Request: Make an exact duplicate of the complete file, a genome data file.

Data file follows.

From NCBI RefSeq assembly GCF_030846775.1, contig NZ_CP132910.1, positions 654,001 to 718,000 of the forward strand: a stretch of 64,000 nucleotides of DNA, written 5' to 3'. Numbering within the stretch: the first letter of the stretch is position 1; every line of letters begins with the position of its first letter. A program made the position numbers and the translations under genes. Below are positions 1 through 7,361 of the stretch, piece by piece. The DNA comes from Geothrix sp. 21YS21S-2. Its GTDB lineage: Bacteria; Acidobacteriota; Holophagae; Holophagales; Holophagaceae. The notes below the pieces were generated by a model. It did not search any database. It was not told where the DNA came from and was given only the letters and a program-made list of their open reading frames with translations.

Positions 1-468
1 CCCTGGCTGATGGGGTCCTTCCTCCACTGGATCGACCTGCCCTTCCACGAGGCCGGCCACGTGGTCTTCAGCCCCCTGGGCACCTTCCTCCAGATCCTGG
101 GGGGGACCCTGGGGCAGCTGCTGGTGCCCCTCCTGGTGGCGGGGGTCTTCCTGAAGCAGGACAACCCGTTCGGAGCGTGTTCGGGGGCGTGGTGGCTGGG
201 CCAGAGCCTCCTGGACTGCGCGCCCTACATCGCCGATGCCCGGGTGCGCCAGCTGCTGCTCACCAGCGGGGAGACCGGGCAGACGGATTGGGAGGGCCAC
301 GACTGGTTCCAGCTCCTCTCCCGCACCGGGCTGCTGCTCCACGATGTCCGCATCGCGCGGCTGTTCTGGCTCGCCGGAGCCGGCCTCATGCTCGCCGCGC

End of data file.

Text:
From NCBI RefSeq assembly GCF_030846775.1, contig NZ_CP132910.1, positions 654,001 to 718,000 of the forward strand: a stretch of 64,000 nucleotides of DNA, written 5' to 3'. Numbering within the stretch: the first letter of the stretch is position 1; every line of letters begins with the position of its first letter. A program made the position numbers and the translations under genes. Below are positions 1 through 7,361 of the stretch, piece by piece. The DNA comes from Geothrix sp. 21YS21S-2. Its GTDB lineage: Bacteria; Acidobacteriota; Holophagae; Holophagales; Holophagaceae. The notes below the pieces were generated by a model. It did not search any database. It was not told where the DNA came from and was given only the letters and a program-made list of their open reading frames with translations.

Positions 1-468
1 CCCTGGCTGATGGGGTCCTTCCTCCACTGGATCGACCTGCCCTTCCACGAGGCCGGCCACGTGGTCTTCAGCCCCCTGGGCACCTTCCTCCAGATCCTGG
101 GGGGGACCCTGGGGCAGCTGCTGGTGCCCCTCCTGGTGGCGGGGGTCTTCCTGAAGCAGGACAACCCGTTCGGAGCGTGTTCGGGGGCGTGGTGGCTGGG
201 CCAGAGCCTCCTGGACTGCGCGCCCTACATCGCCGATGCCCGGGTGCGCCAGCTGCTGCTCACCAGCGGGGAGACCGGGCAGACGGATTGGGAGGGCCAC
301 GACTGGTTCCAGCTCCTCTCCCGCACCGGGCTGCTGCTCCACGATGTCCGCATCGCGCGGCTGTTCTGGCTCGCCGGAGCCGGCCTCATGCTCGCCGCGC